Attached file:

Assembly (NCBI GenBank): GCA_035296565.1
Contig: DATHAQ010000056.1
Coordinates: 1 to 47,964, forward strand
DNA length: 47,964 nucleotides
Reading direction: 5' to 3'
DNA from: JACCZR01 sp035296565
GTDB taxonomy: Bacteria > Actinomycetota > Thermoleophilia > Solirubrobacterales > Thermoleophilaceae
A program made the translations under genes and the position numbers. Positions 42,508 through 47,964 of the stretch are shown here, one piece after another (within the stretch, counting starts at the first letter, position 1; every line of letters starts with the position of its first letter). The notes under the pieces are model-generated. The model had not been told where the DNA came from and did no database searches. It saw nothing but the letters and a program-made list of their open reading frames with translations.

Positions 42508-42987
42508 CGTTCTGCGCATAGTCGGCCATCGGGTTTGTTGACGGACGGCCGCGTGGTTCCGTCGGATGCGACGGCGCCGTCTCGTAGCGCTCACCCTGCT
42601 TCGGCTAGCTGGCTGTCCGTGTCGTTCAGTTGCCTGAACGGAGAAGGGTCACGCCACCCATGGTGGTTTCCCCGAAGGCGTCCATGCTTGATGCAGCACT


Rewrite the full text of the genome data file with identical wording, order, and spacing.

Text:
Assembly (NCBI GenBank): GCA_035296565.1
Contig: DATHAQ010000056.1
Coordinates: 1 to 47,964, forward strand
DNA length: 47,964 nucleotides
Reading direction: 5' to 3'
DNA from: JACCZR01 sp035296565
GTDB taxonomy: Bacteria > Actinomycetota > Thermoleophilia > Solirubrobacterales > Thermoleophilaceae
A program made the translations under genes and the position numbers. Positions 42,508 through 47,964 of the stretch are shown here, one piece after another (within the stretch, counting starts at the first letter, position 1; every line of letters starts with the position of its first letter). The notes under the pieces are model-generated. The model had not been told where the DNA came from and did no database searches. It saw nothing but the letters and a program-made list of their open reading frames with translations.

Positions 42508-42987
42508 CGTTCTGCGCATAGTCGGCCATCGGGTTTGTTGACGGACGGCCGCGTGGTTCCGTCGGATGCGACGGCGCCGTCTCGTAGCGCTCACCCTGCT
42601 TCGGCTAGCTGGCTGTCCGTGTCGTTCAGTTGCCTGAACGGAGAAGGGTCACGCCACCCATGGTGGTTTCCCCGAAGGCGTCCATGCTTGATGCAGCACT